Several years ago, I looked into buying “Hooked on Phonics”, but letting go of two hundred plus bucks was way more than I was comfortable with. I decided to come up with a game myself and by involving the kids in the creation of the game, they catch on just that much easier.
Instructions for creating the game:
Use a phonics website like this http://www.phonicsontheweb.com/letter-sounds.php to find a list of letters and sounds. Start with the letters from your child’s name. This is a great way to get them interested. If your child has letters that combine to make another sound like th or eigh, go ahead and use them, but don’t separate them.
Cut index cards in half, width wise. Print “THAT SAYS” on one side of each card. On the other side put one of the letters at the top of two cards. Leave a space for a picture and put a word that starts with that sound at the bottom. Make sure the word is something that your child can draw or take a picture of. Then, have your child draw that picture in the middle of the cards. You can also find pictures in magazines or take pictures with a digital camera and paste them in.
Repeat this process until you have 20 cards for your beginner deck. You will add to this deck later, but let your child become very familiar with these first. When you see that he/she has mastered these, add 2 or 3 more sounds at a time. If the deck gets too large, remove some of the older sounds and rotate a different older sound into the deck each time you play so they don’t forget them.
There are three different games that can be played with these cards.
I like to start out with a simple memory match game. Put all the cards face down on the table. The first player turns over a card and reads it like this: “This is the k that says “k” (making the k sound) like in kayak.” (It is important for the children to say this out loud and not just look for matching cards. The idea is for them learn the sounds. That can’t happen if they don’t say the sounds out loud.) Then the player turns over another card and reads it the same way. If it is not a match, the cards are turned over and the second player gets a turn. Continue taking turns until all cards have been matched. This game can be played as a solitaire game while Mom is listening as she cooks dinner or hems a garment.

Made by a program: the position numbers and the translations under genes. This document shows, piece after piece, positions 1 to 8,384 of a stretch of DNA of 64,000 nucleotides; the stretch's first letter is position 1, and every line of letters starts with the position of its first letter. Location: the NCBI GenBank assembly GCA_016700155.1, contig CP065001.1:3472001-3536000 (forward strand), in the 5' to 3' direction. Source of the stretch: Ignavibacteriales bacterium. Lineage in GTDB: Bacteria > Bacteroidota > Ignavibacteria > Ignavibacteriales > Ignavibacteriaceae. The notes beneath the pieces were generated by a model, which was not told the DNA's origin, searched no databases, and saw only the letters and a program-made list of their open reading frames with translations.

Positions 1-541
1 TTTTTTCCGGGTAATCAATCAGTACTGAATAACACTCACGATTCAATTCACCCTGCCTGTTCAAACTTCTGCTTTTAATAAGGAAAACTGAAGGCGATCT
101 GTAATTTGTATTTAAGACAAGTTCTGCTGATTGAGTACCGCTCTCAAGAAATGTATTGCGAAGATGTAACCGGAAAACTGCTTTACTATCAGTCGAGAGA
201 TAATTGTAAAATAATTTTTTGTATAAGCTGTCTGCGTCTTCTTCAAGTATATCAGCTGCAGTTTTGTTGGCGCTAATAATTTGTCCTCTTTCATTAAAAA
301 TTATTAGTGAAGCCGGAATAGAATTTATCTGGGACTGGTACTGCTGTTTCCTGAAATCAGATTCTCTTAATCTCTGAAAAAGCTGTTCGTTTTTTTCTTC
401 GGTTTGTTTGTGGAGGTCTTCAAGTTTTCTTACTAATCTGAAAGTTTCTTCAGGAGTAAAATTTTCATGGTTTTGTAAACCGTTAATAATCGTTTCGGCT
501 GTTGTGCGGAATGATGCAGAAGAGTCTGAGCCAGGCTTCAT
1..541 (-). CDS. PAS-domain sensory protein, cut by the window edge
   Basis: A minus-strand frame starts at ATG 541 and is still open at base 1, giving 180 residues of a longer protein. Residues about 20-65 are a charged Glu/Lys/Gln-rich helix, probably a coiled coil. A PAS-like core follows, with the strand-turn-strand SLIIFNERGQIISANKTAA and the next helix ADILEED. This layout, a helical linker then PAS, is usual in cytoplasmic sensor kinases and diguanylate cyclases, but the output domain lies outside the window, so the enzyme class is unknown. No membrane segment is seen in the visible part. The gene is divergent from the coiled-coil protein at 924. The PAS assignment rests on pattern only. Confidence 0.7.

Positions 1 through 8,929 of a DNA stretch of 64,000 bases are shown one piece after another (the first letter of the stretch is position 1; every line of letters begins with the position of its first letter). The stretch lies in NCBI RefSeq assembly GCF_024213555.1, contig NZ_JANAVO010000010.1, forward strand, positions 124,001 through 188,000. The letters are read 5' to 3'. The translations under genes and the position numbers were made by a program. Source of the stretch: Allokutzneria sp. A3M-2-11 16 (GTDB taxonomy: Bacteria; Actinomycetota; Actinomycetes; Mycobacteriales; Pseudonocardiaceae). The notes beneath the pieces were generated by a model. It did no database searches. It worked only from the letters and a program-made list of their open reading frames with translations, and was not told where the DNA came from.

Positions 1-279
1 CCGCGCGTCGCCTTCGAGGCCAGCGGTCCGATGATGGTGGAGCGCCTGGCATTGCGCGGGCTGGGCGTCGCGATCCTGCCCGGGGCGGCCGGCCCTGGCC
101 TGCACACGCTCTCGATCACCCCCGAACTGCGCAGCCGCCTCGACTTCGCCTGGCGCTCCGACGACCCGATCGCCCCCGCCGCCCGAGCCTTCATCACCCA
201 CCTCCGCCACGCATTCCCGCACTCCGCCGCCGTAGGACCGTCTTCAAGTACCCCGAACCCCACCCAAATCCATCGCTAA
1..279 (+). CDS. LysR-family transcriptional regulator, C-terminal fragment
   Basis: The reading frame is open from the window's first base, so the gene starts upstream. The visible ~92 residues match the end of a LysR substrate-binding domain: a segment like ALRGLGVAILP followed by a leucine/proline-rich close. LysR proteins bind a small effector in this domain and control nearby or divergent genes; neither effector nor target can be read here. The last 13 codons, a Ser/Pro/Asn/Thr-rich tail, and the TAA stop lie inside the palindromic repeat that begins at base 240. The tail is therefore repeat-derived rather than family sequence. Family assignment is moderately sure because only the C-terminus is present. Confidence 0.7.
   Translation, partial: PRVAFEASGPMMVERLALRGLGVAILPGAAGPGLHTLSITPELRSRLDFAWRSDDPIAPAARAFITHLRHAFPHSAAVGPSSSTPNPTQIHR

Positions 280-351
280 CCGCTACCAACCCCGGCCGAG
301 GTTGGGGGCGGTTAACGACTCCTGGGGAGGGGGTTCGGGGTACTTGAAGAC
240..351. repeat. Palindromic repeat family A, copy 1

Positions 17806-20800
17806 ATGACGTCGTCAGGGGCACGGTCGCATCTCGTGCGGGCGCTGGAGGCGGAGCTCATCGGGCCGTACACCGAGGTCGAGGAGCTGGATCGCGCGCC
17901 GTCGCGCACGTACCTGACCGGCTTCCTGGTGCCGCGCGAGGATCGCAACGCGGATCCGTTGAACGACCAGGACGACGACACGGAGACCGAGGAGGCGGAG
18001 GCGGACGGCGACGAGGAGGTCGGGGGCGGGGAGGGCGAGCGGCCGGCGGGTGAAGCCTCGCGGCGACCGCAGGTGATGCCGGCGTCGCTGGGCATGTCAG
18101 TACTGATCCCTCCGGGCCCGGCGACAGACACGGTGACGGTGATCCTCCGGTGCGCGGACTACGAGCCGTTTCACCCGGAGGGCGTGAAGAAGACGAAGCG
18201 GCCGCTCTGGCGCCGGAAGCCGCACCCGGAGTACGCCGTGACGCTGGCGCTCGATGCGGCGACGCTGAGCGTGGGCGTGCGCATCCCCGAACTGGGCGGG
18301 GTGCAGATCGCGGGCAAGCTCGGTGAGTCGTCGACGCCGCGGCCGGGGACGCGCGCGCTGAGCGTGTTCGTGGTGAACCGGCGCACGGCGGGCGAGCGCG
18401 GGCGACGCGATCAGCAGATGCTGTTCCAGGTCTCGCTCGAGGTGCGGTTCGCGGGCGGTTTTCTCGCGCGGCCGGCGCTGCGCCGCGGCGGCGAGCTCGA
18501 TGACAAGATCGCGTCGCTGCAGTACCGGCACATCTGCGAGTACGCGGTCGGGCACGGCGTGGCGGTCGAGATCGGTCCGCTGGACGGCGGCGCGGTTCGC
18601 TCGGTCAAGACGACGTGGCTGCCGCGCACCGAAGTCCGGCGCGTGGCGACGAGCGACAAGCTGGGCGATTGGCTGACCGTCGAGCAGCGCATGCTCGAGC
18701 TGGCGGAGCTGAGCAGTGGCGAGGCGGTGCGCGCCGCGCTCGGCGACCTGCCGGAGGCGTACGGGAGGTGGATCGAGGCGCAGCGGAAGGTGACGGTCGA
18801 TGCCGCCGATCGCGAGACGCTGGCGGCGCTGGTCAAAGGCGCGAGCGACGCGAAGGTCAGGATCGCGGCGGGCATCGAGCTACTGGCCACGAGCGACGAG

The next game is a Go Fish type game. Deal 5 to 7 cards to each player. Put the rest face down in a “draw” pile. The first player looks at his/her cards and tries to make a match. If there is a match, the matching cards are to be “read” as in the memory game and put on the table. If there isn’t any match, the player “fishes” for a matching card by asking another player “Do you have … and then “reads” the card he/she is looking for. If the other player doesn’t have the match, a card must be drawn from the pile. If the card from the pile matches one in his/her hand, the player “reads” the match and places the cards on the table. If the player runs out of cards, he/she must draw one more and wait until the next turn to ask about it. All the players take turns until the deck runs out. The player with the most matches wins.
The last game is a rummy type game for advanced players. The deck should consist of at least 50 cards for this game, with 2 or 3 extra cards for each vowel. Deal 7 cards to each player. On each turn, the player tries to create a word from his/her hand. If there is any question about the spelling of a word, have a dictionary handy to look it up. If the player cannot make a word, he/she must draw 2 cards from the pile and discard one. If the discard pile has more than 2 cards, the player may choose to pick up the pile. He/she does not have to pick up the entire pile, but must pick up all the cards on top of the card he/she chooses to start from. When one player is out of cards, the game stops. Each player counts his/her words and adds that number to the total number of cards he/she has on the table, then subtracts the number of cards he/she is still holding. The person with the highest score wins that round. If you desire to play more than one round, set a winning score to work for and keep a running tab for each player. Scoring this game is a great way to practice adding, subtracting and negative numbers too!
God Bless You All!
~ Grama Sue